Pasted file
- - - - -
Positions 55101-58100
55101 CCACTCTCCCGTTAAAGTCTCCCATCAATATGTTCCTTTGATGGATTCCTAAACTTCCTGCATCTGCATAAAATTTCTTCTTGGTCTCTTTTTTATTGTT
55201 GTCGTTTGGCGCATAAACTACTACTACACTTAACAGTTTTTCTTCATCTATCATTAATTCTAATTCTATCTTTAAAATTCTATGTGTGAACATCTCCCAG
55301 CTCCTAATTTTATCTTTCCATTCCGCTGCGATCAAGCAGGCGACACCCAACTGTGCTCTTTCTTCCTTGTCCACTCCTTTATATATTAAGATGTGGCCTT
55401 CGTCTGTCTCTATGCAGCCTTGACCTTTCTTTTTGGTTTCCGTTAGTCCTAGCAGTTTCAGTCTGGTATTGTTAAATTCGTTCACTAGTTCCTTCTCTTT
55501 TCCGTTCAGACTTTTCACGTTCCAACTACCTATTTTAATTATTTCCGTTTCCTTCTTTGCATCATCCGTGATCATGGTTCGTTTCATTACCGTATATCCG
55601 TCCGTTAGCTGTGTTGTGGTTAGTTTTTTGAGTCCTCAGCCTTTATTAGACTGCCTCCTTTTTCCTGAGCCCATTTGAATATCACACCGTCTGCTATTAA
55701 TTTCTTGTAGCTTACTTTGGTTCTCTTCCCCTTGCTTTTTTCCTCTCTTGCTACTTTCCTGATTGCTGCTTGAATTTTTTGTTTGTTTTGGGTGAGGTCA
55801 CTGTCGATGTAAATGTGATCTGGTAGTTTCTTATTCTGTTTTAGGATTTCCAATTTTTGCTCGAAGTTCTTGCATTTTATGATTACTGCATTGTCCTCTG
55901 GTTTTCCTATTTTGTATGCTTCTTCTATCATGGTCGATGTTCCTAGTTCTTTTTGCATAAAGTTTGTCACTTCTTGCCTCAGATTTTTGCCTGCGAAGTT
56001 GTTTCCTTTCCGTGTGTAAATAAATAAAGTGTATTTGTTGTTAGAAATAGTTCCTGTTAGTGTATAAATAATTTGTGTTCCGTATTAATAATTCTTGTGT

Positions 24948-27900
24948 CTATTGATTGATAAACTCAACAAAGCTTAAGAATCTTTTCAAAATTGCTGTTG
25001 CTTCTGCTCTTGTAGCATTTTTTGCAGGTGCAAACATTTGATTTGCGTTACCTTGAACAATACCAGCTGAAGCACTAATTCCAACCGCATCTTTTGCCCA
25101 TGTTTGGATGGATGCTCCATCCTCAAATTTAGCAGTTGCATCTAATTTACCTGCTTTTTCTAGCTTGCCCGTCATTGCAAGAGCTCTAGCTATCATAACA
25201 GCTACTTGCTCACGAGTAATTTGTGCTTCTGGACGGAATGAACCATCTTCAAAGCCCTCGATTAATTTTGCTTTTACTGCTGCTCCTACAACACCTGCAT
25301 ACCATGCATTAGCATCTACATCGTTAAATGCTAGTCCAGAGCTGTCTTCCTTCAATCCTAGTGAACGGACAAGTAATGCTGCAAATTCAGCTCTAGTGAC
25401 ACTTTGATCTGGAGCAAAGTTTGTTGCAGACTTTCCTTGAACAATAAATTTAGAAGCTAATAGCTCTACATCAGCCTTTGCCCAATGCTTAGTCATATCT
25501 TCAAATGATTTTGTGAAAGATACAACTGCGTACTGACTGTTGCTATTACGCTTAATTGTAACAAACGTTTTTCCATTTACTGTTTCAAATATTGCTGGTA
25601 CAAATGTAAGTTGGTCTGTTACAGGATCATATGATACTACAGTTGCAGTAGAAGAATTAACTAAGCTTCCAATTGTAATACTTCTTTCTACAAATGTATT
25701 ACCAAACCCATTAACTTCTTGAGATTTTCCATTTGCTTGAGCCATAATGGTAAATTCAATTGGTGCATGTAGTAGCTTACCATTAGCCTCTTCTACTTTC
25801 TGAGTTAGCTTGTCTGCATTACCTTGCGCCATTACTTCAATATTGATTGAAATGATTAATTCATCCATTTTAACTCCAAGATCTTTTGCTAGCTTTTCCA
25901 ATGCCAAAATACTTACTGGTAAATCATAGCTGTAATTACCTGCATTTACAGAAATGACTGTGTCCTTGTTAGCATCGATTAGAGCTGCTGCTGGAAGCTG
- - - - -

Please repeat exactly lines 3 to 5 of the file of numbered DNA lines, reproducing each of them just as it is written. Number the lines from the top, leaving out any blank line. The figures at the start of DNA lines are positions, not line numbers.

55201 GTCGTTTGGCGCATAAACTACTACTACACTTAACAGTTTTTCTTCATCTATCATTAATTCTAATTCTATCTTTAAAATTCTATGTGTGAACATCTCCCAG
55301 CTCCTAATTTTATCTTTCCATTCCGCTGCGATCAAGCAGGCGACACCCAACTGTGCTCTTTCTTCCTTGTCCACTCCTTTATATATTAAGATGTGGCCTT
55401 CGTCTGTCTCTATGCAGCCTTGACCTTTCTTTTTGGTTTCCGTTAGTCCTAGCAGTTTCAGTCTGGTATTGTTAAATTCGTTCACTAGTTCCTTCTCTTT